Canadian Pospisil cites fitness as biggest problem of late

Canada's Vasek Pospisil. (Kirsty WigglesworthAP)

LONDON – Vasek Pospisil was asked about his time at Wimbledon. He put it rather succinctly, almost indicative of the time he spent on the court.

“There’s not much to sum up. You can just look at the scoresheet. I won one set in two matches, which isn’t great,” he said, forcing out a frustrated laugh.

Pospisil and partner Ryan Harrison fell 6-4, 7-6, 6-2 in the first round of men’s doubles. The result came two days after a four-set loss to Mikhail Kukushkin in singles.

Pospisil cites fitness as his biggest problem of late.

“I feel like I’ve had a little bit of a dip the last month or so,” he said. “I got tired in some of my matches, which should be unusual on grass anyways.

“I feel like I’m hitting the ball great. But in matches, it’s not there. You’ve gotta get to the ball and do that consistently for five sets. There are things that need sharpening up, touching up on.”

It was a “disappointing” tournament for the Canadian, It was also the continuation of some recent subpar play.

He’s lost four straight singles matches dating back to when he reached the final of a Challenger-level event, the Busan Open, on May 20. The semifinal win in that tournament was the last time he’s won at all. Pospisil is 2-7 in ATP singles matches.

Pospisil last claimed a doubles victory in the event before Busan, the Gimcheon Challenger, when he won his quarterfinal match with Frederik Nielsen. He’s 0-4 in ATP doubles play this year.

Pospisil’s biggest professional victory came in doubles when he won Wimbledon with Jack Sock in 2014. But after deciding to place a greater emphasis on singles in 2013, Pospisil has seen his doubles results fluctuate.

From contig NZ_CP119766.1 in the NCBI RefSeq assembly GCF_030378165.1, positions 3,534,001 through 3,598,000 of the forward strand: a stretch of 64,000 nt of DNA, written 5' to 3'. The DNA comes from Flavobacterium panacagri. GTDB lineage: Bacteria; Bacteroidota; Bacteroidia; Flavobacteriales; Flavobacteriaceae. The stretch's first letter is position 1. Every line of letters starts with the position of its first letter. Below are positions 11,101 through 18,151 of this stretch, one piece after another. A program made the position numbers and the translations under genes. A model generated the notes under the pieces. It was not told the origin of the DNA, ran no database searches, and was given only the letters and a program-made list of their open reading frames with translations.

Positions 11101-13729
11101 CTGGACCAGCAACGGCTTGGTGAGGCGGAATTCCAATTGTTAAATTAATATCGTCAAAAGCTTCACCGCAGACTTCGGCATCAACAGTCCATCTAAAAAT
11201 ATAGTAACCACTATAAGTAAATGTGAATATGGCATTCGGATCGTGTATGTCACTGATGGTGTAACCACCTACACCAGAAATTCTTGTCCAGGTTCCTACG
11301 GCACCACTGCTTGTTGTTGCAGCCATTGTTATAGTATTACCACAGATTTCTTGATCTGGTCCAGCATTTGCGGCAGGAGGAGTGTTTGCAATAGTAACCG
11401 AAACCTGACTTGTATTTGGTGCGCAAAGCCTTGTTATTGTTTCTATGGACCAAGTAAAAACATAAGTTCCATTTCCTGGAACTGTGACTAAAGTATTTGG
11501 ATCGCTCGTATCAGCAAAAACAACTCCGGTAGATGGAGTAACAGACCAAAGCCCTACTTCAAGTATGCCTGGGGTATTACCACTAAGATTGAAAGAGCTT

He was ranked 97th in singles and 491st in doubles coming into Wimbledon.

“Since my singles ranking dropped, I’ve also lost touch with my doubles sharpness,” he said. “My focus is on singles. I’m not able to play very much doubles.

“It shows a little bit in matches like today where I just miss balls where when I’m playing more doubles I would miss one in a whole match or one in a tournament – really weird mistakes. Today, there were way too many of those. I think that’s just not being sharp.”

Pospisil and Hamilton have lost in the first round in each of the three tournaments they’ve played. It’s tough when they’re both concentrating more on their individual results, he said. Hamilton is ranked 59th in that department, but he lost to 22nd seeded Adrian Mannarino in straight sets on Wednesday.

Pospisil said he intends to compete at the Rogers Cup in Toronto next month with fellow Canadian Daniel Nestor, one of the all-time greats who is retiring after this season. He said that would serve as motivation because he’d like to see one of his best friends on tour have success at his final ATP event in Canada.

Pospisil is registered to play an ATP event in Newport, R.I., next week but isn’t sure if he’ll compete or withdraw to focus on training.

Either way, he knows he must get better.

“You’re still only 28 years old. It’s not my first year on tour. I’m not going to go and cry about it,” he said. “But I’m not high energy and happy right now.

“I know it turns around. It always does. But the only way it turns around is if you work hard. Make sure I work on the things I didn’t do well here.”

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